GALWAY THEATRE company ThereisBear! recently announced details for its ambitious and exciting 2014 programme, which begins in January with two simultaneous productions – Christina Reid’s Joyriders in Galway and Mark O’Rowe’s Terminus in Dublin.
Joyriders runs in Nuns Island Theatre from January 5 to 8, while Terminus takes place in the Boys’ School, Smock Alley Theatre, from January 6 to 8. The productions will then swap cities with Joyriders going to Smock Alley from January 10 and 11 and Terminus coming to the Town Hall Studio from February 26 to March 1.
ThereisBear! Theatre was founded in 2012 by a group of NUI Galway students who wanted to bring their art to the world. Since its creation, ThereisBear! has brought critically-acclaimed shows to the national stage, ranging from original plays (Shaun Leonard’s Ballykilldowna ) to modern classics like Angels in America: Part One.
The ThereisBear! ethos
Joyriders is a humorous, yet deeply moving story about a group of teenagers involved in a youth training programme in West Belfast in 1986. Misunderstood and misrepresented by everyone around them, the youths trying their best to get by, when all that surrounds them is violence, economic hardship, and unsympathetic ears.
Joyriders explores the lives of teenagers in a volatile environment, and how they build and nurture relationships with one another against the backdrop of 1980s Belfast.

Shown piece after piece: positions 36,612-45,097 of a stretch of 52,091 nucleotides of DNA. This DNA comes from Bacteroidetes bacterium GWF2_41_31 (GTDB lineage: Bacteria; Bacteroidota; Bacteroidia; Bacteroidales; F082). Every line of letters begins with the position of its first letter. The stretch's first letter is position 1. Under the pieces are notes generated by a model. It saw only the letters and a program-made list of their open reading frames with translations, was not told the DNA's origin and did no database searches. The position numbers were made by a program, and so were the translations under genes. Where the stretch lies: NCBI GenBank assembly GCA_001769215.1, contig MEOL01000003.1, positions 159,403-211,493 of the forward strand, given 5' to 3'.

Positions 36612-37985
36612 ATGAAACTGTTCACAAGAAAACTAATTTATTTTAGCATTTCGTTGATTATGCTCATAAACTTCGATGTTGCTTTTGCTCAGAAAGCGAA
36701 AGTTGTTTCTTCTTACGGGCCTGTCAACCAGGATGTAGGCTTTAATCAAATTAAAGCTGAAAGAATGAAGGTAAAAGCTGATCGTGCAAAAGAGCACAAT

Joyriders is directed by Peter Hubert Shine and he took time to talk to me about the play but first he outlined the history and ethos of the company.
“ThereisBear! came out of the NUIG theatre and performance group, initially it was an extracurricular thing but now it is standing on its own legs,” he says. “The idea behind it is to give people of our age group and younger theatre practitioners a chance to stage shows they wouldn’t otherwise get to do.
“We’re willing to take risks on plays like Who’s Afraid of Virginia Woolf or Angels in America that are not typically done by younger theatre groups. I feel we can offer something theatrically that is lacking in youth theatre groups, an energy and dynamism with regard to sets and production values. What we’ve learned over the course of our college careers we now pour into the company.
“We feel we offer a high standard of professionalism and a platform for people of our age to enter into and see what it’s like to do bigger, proper, productions. The company is very broad, there are a lot of people involved and we’re coming up in the ranks, we’ve also added new performers in the last while. Only one of the cast of Joyriders has been in a ThereisBear! production before so we are not really an ensemble group; we are open to giving opportunities to theatre students and people like ourselves who are enthusiastic to deliver good productions and offer people proper entertainment in terms of theatre.”
I ask about the daring-ness in a young company taking on a play like Who’s Afraid of Virginia Woolf.
“That was the most ‘out there’ play we did in terms of our age but we try and find things in these plays that make them relevant to us,” Shine replies. “We have a love for these plays and feel we can do them justice, here in Ireland we don’t get plays like that or Angels in America very often. There are so many things in that play that need to be said and to be heard and we feel that if we do it with passion and the care and attention we can put on a show that will speak to, while also offering actors a chance to be in a show they might not otherwise to get a chance to do here.